It is estimated that there are more than 250,000 non-CF bronchiectasis patients in the US (SDI Innovations in Healthcare Analytics, 2008), of which approximately 30% of non-CF bronchiectasis patients are infected with Pseudomonas (Wilson, C.B., et al., Eur Respir, 1997, 10(8):1754-1760); Nicotra, M.B., et al., Chest, 1995 108(4):955-961).
Currently there are no approved antibiotics for this indication.
When bronchiectasis patients become infected with Pseudomonas, they tend to have more frequent exacerbations and hospitalizations and are more frequent users of antibiotics.
ARIKACE was granted orphan drug status in the US for the treatment of bronchiectasis in patients with Pseudomonas or other susceptible pathogens.
In May 2009 we completed our randomized, placebo controlled US phase 2 study (TR02-107) of ARIKACE in the treatment of chronic Pseudomonas infection in non-CF patients with bronchiectasis.
In the study, 64 study subjects were randomized (1:1:1) to receive ARIKACE 280 mg, ARIKACE 560 mg or a placebo on a daily basis during a 28-day on-treatment period. The subjects completed follow-up assessments at the end of a 28-day off-treatment period.
There was a statistically significant reduction in Pseudomonas density observed in the 560 mg ARIKACE cohort relative to the placebo cohort.
Patients receiving ARIKACE experienced fewer pulmonary exacerbations at a rate of 4.7%, as compared to 10.5% in those receiving placebo.
No patients in the ARIKACE cohorts required anti-Pseudomonas rescue treatment, whereas 15% of patients in the placebo cohort required treatment.
Hospitalization from any cause occurred at a 5.3% rate for patients in the placebo cohort, as compared to a 2.3% rate for patients in the ARIKACE cohort.
Patients receiving ARIKACE achieved improvements in patient respiratory symptoms and quality of life assessments compared with patients receiving placebo.
"Currently there are no approved antibiotics for this indication".
Yep.... I also expect bronchiectasis to be "the next big thing".
Three weeks ago Pharmaxis (ASX:PSX) failed to meet their Phase III primary endpoint.
too bad ;-)
"We applied for orphan drug designation for NTM infections in the U.S. in 2011. In response to this application, the FDA has requested either in vivo or clinical data in support of our application for orphan drug designation. We plan to file for orphan drug designation for NTM lung infections in the EU after obtaining additional pre-clinical data, which is expected by the end of 2012."
Is it a reasonable assumption that the finding of "no evidence of neoplasia, squamous metaplasia or proliferative changes" in dogs exposed to Arikace every day for nine months was the catalyst for the NTM orphan drug designation?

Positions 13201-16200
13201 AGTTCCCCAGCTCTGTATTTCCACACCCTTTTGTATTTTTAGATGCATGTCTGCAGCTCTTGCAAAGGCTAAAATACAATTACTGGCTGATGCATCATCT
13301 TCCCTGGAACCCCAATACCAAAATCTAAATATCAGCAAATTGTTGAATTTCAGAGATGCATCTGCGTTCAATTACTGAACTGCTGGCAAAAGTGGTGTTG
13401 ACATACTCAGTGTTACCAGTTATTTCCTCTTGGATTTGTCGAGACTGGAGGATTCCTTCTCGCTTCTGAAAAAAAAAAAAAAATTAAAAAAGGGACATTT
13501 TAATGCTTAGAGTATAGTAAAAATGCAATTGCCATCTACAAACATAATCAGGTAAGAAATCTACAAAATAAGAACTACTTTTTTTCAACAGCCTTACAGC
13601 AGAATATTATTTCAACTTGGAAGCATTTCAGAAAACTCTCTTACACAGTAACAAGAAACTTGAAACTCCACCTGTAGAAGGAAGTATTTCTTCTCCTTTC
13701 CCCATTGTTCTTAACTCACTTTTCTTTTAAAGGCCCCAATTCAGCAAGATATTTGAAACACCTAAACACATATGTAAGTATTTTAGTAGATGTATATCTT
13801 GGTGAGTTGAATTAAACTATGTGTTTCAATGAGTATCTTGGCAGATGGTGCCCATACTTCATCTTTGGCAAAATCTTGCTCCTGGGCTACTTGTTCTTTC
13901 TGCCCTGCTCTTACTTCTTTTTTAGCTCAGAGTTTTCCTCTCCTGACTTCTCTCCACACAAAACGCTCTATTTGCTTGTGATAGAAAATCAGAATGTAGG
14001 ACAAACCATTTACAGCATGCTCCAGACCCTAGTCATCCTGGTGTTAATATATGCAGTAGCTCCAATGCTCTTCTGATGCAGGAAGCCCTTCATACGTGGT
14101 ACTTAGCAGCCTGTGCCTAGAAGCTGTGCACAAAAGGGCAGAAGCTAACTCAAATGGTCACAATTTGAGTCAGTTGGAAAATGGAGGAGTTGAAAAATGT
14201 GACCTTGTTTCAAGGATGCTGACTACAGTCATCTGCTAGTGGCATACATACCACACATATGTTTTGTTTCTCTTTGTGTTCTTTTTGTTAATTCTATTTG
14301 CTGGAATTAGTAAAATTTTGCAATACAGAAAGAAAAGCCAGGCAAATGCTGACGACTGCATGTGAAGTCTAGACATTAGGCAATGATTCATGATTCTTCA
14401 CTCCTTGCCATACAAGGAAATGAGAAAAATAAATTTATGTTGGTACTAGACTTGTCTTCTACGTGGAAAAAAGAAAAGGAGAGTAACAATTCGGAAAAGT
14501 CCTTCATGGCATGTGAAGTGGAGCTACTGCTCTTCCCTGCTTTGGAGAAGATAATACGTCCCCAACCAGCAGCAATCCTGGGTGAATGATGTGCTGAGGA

That third orphan designation offers further reason to believe that the order of importance of the Arikace opportunities is as follows -
1. Severe pneumonia caused by amikacin-susceptible pathogens (including Mycobacterium tuberculosis)
In suggesting "severe" pneumonia rather than any pneumonia as the main Arikace opportunity I reflected the minimum outcome if the FDA now sees fit to approve Arikace for the use originally intended by Transave.
Lewis recently mentioned that the original plan was an approval via the 505(b)(2) pathway, designed for new or improved use of a drug already approved by the FDA (the "reference drug").
The Arikace "reference drug" - amikacin injection - is approved for "the treatment of serious infections due to susceptible strains of Gram-negative bacteria, including Pseudomonas species, Escherichia coli, ... Klebsiella-Enterobacter-Serratia species, and Acinetobacter (Mima-Herellea) species."
Had the FDA allowed Transave to go that route Arikace would presumably have been approved for "the treatment of serious pulmonary infections due to susceptible strains of Gram-negative bacteria".
One assumes the FDA instead classed Arikace as a New Chemical Entity in order to ensure a clinical trial program sufficiently rigorous to generate good visibility on the risks associated with prolonged inhalation of liposomes.
I believe those safety concerns have now been addressed.
And although that original NCE designation disqualified Arikace for a 505(b)(2) approval, the FDA's new powers to counter the threat posed by antimicrobial resistance do include approval based upon "an effect on a surrogate endpoint" -
"The Secretary may approve an application for approval of a product for a serious or life-threatening disease or condition, including a fast track product, under section 505(c) or section 351(a) of the Public Health Service Act upon a determination that the product has an effect on a surrogate endpoint that is reasonably likely to predict clinical benefit ..."
Will the FDA view "Change in density in Pseudomonas aeruginosa in sputum" as a surrogate endpoint reasonably likely to predict survival in pneumonia due to susceptible strains of Gram-negative bacteria?